“Going offline is a struggle, I am as addicted to my phone as everyone else, but I do what it takes to put it away. Currently, I lock it away in a box every evening! It goes in its box at 9 pm and doesn’t come out until 7 am." Dr. Fotini Markopoulou, Co-Founder and CEO at doppel
2. Work in a quiet space
This may sound like an obvious suggestion, but studies have shown that people greatly underestimate how much background noise actually distracts them. Whilst most can agree, loud conversations and blaring sounds are not an ideal environment to get work done, the small cafe with quiet music and soft conversations in the background can also be a culprit for decreasing productivity.
Results in a recent study that recorded participants’ eye movements as they read texts showed reading required greater effort when participants simultaneously listened to irrelevant background speech, often needing to re-examine words previously read on the page. This distraction occurred because readers were inadvertently trying to listen to the irrelevant speech and process its meaning, despite it’s insignificance to what they were reading.
3. Listen to instrumental music
62% of students listen to music whilst studying but, despite this popular choice, this can jeopardize our comprehension just as much as overhearing background speech does, according to a recent study summary. However, this does not apply to instrumental music with little or no lyrics. So the next time you want to work in a cafe, consider noise-cancelling headphones to drown out the background chatter and play lo-fi beats to keep focused and work distraction-free.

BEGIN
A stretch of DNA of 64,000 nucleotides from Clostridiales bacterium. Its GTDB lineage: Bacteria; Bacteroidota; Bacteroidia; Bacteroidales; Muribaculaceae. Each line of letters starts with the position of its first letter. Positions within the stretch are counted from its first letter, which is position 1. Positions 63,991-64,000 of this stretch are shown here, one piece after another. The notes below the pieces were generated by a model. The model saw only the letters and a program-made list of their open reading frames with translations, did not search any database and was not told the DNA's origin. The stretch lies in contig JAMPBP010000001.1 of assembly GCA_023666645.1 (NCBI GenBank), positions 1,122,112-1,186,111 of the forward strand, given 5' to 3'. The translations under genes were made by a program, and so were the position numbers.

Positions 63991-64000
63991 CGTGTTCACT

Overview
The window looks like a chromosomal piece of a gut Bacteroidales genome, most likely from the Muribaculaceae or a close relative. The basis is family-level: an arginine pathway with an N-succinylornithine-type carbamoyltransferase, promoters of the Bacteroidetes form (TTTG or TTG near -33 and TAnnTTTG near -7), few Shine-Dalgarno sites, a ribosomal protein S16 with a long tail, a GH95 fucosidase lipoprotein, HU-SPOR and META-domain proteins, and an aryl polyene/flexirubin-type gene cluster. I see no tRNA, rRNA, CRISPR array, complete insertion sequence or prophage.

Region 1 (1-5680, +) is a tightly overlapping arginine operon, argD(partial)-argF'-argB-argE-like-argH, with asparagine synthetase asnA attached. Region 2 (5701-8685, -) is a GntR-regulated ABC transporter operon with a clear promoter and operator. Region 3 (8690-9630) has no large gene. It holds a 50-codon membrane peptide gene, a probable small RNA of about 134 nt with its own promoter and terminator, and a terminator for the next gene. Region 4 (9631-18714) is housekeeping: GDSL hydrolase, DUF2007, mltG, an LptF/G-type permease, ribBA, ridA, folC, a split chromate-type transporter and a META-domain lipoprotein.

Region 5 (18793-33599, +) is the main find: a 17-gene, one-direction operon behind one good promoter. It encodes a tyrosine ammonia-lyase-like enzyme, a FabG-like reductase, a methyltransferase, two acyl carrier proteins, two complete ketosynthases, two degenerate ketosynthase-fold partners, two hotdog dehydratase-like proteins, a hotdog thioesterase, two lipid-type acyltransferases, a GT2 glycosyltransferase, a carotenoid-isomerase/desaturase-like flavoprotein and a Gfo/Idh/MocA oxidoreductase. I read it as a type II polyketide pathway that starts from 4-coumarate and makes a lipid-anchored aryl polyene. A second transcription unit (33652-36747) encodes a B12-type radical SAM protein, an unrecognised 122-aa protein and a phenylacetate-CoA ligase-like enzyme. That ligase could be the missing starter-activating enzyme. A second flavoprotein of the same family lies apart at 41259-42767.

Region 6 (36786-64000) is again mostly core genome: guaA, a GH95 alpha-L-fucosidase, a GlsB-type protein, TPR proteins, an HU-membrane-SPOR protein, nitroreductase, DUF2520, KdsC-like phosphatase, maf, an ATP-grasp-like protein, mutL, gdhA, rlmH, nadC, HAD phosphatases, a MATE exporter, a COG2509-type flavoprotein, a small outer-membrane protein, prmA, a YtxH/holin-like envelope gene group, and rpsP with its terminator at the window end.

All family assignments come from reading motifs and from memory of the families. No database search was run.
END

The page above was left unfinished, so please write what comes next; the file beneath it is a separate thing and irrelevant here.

4. Mindfulness meditation
Just ten-minutes of meditation a day can help the brain become more efficient, and require fewer brain resources to complete difficult tasks, improving our concentration and the ability to keep information active in the mind. In a recent study where participants were required to complete a challenging multiple object tracking task, to test the benefits of meditation, the trial group who meditated four times a week over an eight-week period performed significantly better than the group who did not. The accuracy of following the targets in the tracking task rose by 9%, showing that their concentration and working memory had improved, whilst participants in the control group did not show any improvement at all.
Put the difficulty of the test to task yourself byt following along with this demo video.
5. Get in to a state of calm
Before you start a task, that requires your full attention, check-in with how you feel. Study of the human brain has shown that activation of the amygdala by negative emotions interferes with the brain’s ability to solve problems or do other cognitive work. The amygdala is the part of our brain that processes how we feel and, as reported in the Harvard Business Review, positive emotions create the opposite effect on this part of our brain, enhancing our creative skills and strategic thinking.
So, the next time you need to concentrate, try taking deep relaxing breaths or writing down a list of things you’re grateful for, to get you in a good mood. If you don’t have time in the day to carve out for these mindful moments, using a doppel wristband is another great way to get you in a calm and relaxed state, within moments.